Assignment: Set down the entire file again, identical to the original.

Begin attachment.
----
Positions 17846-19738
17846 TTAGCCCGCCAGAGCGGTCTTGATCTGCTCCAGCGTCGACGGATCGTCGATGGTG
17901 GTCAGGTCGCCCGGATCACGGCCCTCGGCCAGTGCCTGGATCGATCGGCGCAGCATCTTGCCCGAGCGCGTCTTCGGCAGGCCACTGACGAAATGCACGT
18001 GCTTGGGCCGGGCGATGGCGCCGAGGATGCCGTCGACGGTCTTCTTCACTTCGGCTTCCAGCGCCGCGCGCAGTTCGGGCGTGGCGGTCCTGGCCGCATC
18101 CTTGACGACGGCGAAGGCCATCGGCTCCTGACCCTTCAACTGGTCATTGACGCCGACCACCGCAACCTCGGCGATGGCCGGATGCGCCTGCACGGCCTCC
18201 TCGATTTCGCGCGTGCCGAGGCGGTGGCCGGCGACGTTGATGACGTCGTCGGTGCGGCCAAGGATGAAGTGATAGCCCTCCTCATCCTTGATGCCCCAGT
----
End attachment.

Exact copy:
Positions 17846-19738
17846 TTAGCCCGCCAGAGCGGTCTTGATCTGCTCCAGCGTCGACGGATCGTCGATGGTG
17901 GTCAGGTCGCCCGGATCACGGCCCTCGGCCAGTGCCTGGATCGATCGGCGCAGCATCTTGCCCGAGCGCGTCTTCGGCAGGCCACTGACGAAATGCACGT
18001 GCTTGGGCCGGGCGATGGCGCCGAGGATGCCGTCGACGGTCTTCTTCACTTCGGCTTCCAGCGCCGCGCGCAGTTCGGGCGTGGCGGTCCTGGCCGCATC
18101 CTTGACGACGGCGAAGGCCATCGGCTCCTGACCCTTCAACTGGTCATTGACGCCGACCACCGCAACCTCGGCGATGGCCGGATGCGCCTGCACGGCCTCC
18201 TCGATTTCGCGCGTGCCGAGGCGGTGGCCGGCGACGTTGATGACGTCGTCGGTGCGGCCAAGGATGAAGTGATAGCCCTCCTCATCCTTGATGCCCCAGT